Sub-plinth is made of smaller two circle shaped Baltic Birch plywood boards (again left overs from some loudspeakers building project) and an old egg-shaped IKEA kitchen cutting board, which are all glued together and drilled and cut in order to provide space for the motor and the main bearing.
Sub-plinth and main plinth are 3-point coupled over differently sized rubber-cork washers, and a 5mm thick rubber-cork pad is inserted in between the main and sub plinth for further vibration damping.
Glass platter, main bearing with the sub-platter and motor comes from a few different old Rega Planar2 and Planar3 turntables, left overs from different repair/recycling/upgrading projects we have done over the last few years.
Motor itself is coupled to the sub-plinth in a "typical loose" Rega way, but with the additional 2mm thick Acrylic made plate whose flexibility mimics Rega's top veneer plate in Planar models; Acrylic plate is coupled to the sub-plinth over the rubber-cork washers, for further isolation against motor born vibrations.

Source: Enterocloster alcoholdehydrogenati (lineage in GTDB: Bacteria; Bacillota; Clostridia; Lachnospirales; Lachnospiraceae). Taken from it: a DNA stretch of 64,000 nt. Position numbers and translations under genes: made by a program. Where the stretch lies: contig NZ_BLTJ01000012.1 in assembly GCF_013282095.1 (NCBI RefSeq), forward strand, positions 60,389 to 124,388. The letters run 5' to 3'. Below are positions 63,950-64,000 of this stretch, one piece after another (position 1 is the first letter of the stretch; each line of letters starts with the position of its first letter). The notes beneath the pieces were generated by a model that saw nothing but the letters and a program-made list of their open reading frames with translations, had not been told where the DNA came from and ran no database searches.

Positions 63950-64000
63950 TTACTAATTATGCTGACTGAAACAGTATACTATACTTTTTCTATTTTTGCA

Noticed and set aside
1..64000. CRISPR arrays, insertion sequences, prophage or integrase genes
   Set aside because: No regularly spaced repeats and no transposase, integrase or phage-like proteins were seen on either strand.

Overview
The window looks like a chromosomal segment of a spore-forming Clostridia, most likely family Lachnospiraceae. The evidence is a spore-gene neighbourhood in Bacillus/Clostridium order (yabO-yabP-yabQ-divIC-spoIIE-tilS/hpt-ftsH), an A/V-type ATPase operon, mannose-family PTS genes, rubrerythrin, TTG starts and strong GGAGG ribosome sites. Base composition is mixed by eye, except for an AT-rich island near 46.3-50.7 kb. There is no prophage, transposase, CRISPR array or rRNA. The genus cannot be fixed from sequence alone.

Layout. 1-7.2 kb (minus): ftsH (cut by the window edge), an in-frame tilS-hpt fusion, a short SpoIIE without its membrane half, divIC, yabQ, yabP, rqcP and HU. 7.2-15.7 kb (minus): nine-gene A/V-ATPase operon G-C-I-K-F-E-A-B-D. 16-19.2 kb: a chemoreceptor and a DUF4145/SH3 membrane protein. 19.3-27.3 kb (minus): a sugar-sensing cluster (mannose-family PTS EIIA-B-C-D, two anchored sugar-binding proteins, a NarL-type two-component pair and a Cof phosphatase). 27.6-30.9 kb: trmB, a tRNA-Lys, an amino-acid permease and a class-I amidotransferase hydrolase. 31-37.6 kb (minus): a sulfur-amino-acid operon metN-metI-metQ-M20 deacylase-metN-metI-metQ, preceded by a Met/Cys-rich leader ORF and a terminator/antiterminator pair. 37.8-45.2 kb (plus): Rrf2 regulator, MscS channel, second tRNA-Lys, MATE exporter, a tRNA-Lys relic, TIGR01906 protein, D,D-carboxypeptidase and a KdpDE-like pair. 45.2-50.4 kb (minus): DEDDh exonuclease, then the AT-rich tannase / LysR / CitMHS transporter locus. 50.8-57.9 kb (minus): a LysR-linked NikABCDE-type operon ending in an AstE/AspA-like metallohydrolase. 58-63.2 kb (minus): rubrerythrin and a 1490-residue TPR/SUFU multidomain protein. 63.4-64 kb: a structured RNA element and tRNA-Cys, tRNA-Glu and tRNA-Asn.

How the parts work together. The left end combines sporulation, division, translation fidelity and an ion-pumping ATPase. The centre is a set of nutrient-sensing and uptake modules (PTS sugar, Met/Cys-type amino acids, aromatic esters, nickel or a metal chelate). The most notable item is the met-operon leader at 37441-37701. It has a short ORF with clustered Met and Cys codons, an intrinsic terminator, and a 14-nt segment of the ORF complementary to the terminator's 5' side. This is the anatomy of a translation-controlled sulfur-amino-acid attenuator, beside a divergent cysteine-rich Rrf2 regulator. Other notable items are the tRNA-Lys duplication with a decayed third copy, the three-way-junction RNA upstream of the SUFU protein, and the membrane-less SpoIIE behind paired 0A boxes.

The tone-arm is an exception in this project, being intentionally bought new for a customer who wanted to purchase our Satie DCX turntable model with some good quality basic tonearm, but at the end he changed his mind for the more advanced tonearm. Thus this Moth TA2 tonearm which is actually an OEM Rega RB220 tone-arm has stayed unused for a year or a so.
Having a good experience with upgrading Rega tone-arms (and OEM Rega too) with better interconnect cable, we upgraded it with the Cordial cable along with the quality RCA connectors and dedicated ground wire.
After initial listening tests with the Ortofon 2M Silver MM cartridge mounted, we were more than satisfied with the sound of this new recycled turntable model, concluding that sound wise it can compete with any commercially available turntable in the price range of EUR500-1500.
We are very glad that our good friend Artist IG @deki_ink was again in charge for the visual appearance, providing his expertise and support on painting duties for this project; He applied air-brush and different spray and hand painting techniques.